Abstract #659

# 659
Factors influencing laboratory performance of oven drying total solids on whole milk.
David M. Barbano*1, Chassidy Coon1, 1Cornell University, Ithaca, NY.

Milk analysis proficiency testing has been carried out monthly by a group 10 laboratories for about 10 years. Patterns of differences in total solids (TS) results among labs have been observed, but the causes of some of these differences (i.e., systematic increase or decrease in difference from the all-laboratory mean value as function of milk total solids level) have not been identified. Our objective was to identify specific sources that cause these variations in results among laboratories. The atmospheric force air oven method number 990.20 of the Association of Official Analytical Chemists was used. A set of 14 milks with a range of TS content from about 8.4 to 15.2% were tested in duplicate by 10 different labs and replicated in 4 mo. In mo 1 and 3, the 14 milks were tested on each of 3 different days by the same analyst and in mo 2 and 4, the 14 milks were tested on each of 3 different days by the different analyst within each lab. The differences from the all-lab mean with statistical outliers removed were analyzed using Proc GLM of SAS to test for effects of lab, day, sample, and their interactions. The ANOVA terms for lab and lab by sample interaction were significant (P < 0.05) and explained most of the variation. The lab by sample interaction manifested itself as some labs having upward slopes, while other laboratories had downward slopes of the residual plot of 28 differences from the 14 sample all lab means as TS increased. The direction of the slope, when it occurred, was a function of laboratory or technician within laboratory. Follow-up work was conducted to identify causes of this behavior of TS results. Oven temperatures and oven temperature recovery rates were within method specifications for all labs. Attention was focused on the interaction of the analyst and balance. At the various weighing steps, the weights were recorded 3 times: immediately, after the balance indicated the weight was stable, and 7 s after the indication of stability. Based on these observations, a series of sensitivity analyses were done. The accuracy of TS results was most sensitive to variation (both random and systematic) in control of the balance zero during the steps of weighing the empty pan and the pan plus dry solids.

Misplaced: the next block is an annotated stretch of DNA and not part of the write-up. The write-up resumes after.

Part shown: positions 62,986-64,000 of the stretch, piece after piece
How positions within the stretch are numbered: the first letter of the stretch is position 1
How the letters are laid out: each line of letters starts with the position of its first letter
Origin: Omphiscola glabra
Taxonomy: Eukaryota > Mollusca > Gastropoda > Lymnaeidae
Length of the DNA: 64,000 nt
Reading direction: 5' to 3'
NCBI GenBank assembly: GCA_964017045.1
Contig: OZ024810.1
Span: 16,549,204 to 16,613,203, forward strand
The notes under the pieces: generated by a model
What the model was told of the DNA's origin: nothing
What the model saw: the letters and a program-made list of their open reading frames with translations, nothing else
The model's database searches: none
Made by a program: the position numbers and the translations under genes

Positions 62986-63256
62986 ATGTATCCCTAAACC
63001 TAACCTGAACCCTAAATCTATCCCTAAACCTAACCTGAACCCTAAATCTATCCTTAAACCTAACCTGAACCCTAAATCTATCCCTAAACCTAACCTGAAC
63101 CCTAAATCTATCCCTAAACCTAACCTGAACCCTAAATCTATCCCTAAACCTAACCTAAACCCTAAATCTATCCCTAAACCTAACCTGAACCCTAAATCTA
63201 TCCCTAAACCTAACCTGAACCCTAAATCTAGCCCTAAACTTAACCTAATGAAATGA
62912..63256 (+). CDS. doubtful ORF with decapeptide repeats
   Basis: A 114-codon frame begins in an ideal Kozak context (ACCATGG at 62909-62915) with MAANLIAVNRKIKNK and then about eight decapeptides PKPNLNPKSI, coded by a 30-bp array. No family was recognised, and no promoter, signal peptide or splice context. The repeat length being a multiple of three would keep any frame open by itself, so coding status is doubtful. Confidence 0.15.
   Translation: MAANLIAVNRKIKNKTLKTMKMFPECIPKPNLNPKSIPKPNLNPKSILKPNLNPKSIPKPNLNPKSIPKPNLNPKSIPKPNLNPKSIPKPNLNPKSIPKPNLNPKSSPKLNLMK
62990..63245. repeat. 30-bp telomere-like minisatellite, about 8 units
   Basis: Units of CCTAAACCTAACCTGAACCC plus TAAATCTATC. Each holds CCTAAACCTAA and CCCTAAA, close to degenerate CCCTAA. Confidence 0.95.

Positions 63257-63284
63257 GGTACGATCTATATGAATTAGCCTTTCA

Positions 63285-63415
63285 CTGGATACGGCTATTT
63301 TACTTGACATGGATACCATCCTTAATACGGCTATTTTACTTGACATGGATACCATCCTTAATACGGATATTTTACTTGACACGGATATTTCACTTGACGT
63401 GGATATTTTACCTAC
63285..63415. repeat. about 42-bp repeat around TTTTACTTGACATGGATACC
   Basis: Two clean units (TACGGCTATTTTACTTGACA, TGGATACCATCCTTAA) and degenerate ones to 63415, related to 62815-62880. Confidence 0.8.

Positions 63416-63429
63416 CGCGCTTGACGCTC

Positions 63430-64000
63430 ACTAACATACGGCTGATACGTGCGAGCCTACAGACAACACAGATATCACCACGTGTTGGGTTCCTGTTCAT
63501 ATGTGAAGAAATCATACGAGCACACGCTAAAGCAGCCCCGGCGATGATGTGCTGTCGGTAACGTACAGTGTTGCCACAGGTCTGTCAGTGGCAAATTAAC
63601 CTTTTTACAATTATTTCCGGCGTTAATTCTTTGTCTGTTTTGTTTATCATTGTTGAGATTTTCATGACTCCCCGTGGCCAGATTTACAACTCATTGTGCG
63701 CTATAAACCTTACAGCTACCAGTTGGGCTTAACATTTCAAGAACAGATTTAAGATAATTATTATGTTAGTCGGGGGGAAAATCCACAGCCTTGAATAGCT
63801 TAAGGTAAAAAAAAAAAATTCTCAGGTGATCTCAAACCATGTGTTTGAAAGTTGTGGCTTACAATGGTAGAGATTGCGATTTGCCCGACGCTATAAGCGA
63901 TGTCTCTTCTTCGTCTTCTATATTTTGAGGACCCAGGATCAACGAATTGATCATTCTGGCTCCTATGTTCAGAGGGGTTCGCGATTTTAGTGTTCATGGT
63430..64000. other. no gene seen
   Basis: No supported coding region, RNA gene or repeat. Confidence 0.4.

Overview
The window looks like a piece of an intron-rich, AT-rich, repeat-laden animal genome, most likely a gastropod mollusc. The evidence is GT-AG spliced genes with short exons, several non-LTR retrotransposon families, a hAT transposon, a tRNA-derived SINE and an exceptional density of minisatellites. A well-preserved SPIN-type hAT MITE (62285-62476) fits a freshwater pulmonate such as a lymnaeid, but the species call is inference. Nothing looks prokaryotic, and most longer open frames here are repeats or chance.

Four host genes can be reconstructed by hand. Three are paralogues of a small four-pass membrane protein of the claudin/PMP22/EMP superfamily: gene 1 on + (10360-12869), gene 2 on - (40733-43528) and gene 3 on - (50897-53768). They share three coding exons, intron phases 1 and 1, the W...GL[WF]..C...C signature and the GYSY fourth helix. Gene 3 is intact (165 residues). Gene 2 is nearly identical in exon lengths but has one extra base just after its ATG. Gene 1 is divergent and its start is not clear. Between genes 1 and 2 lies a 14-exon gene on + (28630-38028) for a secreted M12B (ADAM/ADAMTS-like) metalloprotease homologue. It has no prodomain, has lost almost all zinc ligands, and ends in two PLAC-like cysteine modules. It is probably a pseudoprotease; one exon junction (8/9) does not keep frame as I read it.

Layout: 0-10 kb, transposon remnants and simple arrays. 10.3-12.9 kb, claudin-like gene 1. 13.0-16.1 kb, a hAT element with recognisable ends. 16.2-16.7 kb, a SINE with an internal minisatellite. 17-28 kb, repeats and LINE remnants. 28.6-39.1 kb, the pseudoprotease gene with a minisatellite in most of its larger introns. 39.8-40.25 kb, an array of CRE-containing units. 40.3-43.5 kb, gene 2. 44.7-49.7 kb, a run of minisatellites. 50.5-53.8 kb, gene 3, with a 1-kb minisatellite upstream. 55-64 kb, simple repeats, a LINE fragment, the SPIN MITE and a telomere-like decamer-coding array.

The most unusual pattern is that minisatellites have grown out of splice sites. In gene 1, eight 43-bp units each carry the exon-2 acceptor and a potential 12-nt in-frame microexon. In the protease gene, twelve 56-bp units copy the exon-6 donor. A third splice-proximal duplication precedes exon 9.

Key Words: milk, solids, oven drying